It’s a small shop with a limited bar seating area. There were two customers inside goofing off (or working?) on their PCs. The guys at Fahrenheit (I think Adam and Sameer?) gave a fun Mighty Mug demo, made a nice shot of espresso, and then even helped recommend some other spots to check out while I was in town. Definitely a nice visit.
Did I have the El Salvador or the Guatemala? I don’t remember, and forgot to take notes.
After Fahrenheit, I continued to walk to Union station, where I navigated the construction to find my bus stop, so I could hop on and visit my cousin. He had offered to drive back to the city to pick me up and take me to the nursing home, but I wanted to save him the trip. It was a pretty nice ride. I did some work on my laptop and then met my cousin at the station when the bus arrived.
Sense Appeal was austere, with service to match.
I was a little surprised by how busy it was inside. The crowd that morning consisted mostly of people grabbing coffee on their way to work. That shouldn’t have been a surprise, given its location downtown. It was colored with a gradient from brown wood tones to warm whites, and a touch of rustic distressed wood and unfinished walls.
My espresso was probably fine, but sadly I had continued to forget to take tasting notes.. but look how nice that wood table is!
Sense Appeal definitely had the most attractive interior of any shop I visited in Toronto. It was also the most appropriate place that I visited for a “CELLO FOR SALE” ad.
I was meeting my aunt later that day so that she could drive me to the nursing home. The morning’s walk was slightly less interesting than on the previous days. I don’t know what it was, but the downtown buildings all seemed to blend together, despite the churches, big buildings, and metal sculptures. Maybe the novelty had worn off? I crossed the Queen Street Bridge over the viaduct, and I started to feel that I was more in a cohesive neighborhood. Behind me I could see the downtown buildings in the distance. They looked kind of small; I was surprised that I had walked far enough to make that happen. I continued east to Leslieville, which had an interesting mix of old shops that had been there for decades and new, hip dining options. I walked into one shop that had packages on the shelves that looked like they’d been sitting there for years. There were dusty plants in the display window, in various stages of dying. A woman curtly, but politely, greeted me when I came in and a shop cat eyed me suspiciously. After looking around for a bit, I made a curt but polite exit and went on my way.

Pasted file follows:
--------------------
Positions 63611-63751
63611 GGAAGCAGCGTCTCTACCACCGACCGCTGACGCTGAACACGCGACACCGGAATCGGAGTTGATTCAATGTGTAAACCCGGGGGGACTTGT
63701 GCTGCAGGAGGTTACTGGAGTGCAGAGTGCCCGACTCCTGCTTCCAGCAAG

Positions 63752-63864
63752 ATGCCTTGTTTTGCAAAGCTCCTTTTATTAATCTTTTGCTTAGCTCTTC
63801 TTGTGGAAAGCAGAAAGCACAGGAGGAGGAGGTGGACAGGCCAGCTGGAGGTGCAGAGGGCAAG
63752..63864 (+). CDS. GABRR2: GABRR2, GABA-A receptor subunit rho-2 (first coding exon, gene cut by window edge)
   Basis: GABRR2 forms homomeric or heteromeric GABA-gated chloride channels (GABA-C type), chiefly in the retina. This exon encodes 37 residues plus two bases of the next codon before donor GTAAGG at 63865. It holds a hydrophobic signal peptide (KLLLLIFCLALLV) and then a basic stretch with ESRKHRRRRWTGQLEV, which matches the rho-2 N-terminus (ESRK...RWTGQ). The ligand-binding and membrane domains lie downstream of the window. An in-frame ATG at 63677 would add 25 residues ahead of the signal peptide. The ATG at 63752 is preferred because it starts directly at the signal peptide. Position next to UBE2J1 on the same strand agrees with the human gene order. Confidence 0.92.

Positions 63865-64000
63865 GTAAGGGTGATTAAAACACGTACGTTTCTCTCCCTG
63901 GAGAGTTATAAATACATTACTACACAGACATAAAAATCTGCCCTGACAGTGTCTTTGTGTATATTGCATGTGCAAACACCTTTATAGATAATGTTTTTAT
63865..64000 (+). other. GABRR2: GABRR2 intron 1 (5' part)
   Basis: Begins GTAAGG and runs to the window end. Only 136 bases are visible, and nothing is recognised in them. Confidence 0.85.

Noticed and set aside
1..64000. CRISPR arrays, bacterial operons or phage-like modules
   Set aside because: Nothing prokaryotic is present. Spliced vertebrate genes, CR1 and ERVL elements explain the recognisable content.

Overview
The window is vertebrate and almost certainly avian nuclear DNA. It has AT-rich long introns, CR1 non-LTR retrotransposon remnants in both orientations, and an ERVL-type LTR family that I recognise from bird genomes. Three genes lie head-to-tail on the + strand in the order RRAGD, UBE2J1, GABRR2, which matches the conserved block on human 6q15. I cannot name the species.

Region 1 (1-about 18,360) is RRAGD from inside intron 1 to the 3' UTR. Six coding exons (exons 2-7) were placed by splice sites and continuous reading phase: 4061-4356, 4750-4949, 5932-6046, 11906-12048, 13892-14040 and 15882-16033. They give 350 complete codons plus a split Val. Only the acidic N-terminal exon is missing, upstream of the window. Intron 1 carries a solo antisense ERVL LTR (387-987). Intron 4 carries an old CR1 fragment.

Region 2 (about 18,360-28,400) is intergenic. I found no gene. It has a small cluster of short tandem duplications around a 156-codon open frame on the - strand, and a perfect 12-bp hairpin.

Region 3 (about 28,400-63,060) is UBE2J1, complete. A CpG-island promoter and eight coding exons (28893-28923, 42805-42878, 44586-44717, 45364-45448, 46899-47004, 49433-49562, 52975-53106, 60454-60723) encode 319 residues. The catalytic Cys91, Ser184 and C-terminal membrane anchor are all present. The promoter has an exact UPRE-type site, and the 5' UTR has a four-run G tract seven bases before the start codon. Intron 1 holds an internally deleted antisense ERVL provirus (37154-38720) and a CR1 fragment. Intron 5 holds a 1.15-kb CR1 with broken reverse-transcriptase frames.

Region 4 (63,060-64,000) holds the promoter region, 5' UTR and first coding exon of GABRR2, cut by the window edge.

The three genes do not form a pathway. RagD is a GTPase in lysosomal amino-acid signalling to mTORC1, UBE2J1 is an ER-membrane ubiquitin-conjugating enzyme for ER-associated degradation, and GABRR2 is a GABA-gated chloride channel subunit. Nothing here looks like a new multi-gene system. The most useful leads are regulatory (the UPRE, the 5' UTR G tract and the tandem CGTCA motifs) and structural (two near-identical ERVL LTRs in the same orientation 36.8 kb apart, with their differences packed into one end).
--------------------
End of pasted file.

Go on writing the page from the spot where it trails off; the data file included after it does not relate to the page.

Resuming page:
Mercury espresso bar looked and felt more like a neighborhood place. A little funky looking on the outside, and dark, cool color tones on the inside. I freaked out the barista when I took a picture of the wire “MERCURY ESPRESSO BAR” sign on top of their Synesso. Sorry about that. I usually ask when taking pictures, but wasn’t feeling as outgoing at that moment.
I met with my aunt, we sat and chatted for a while, grabbed lunch, and then spent some time with my grandmother in the nursing home. It was weird being there.
Like many other families, everyone we met who was our parents’ age was introduced to us as an uncle or an aunt. Over lunch and at the nursing home, my aunt explained who was actually related and who was not. I hadn’t even known how we were related to each other. I guess that’s one nice thing about illnesses and family emergencies – they bring people together.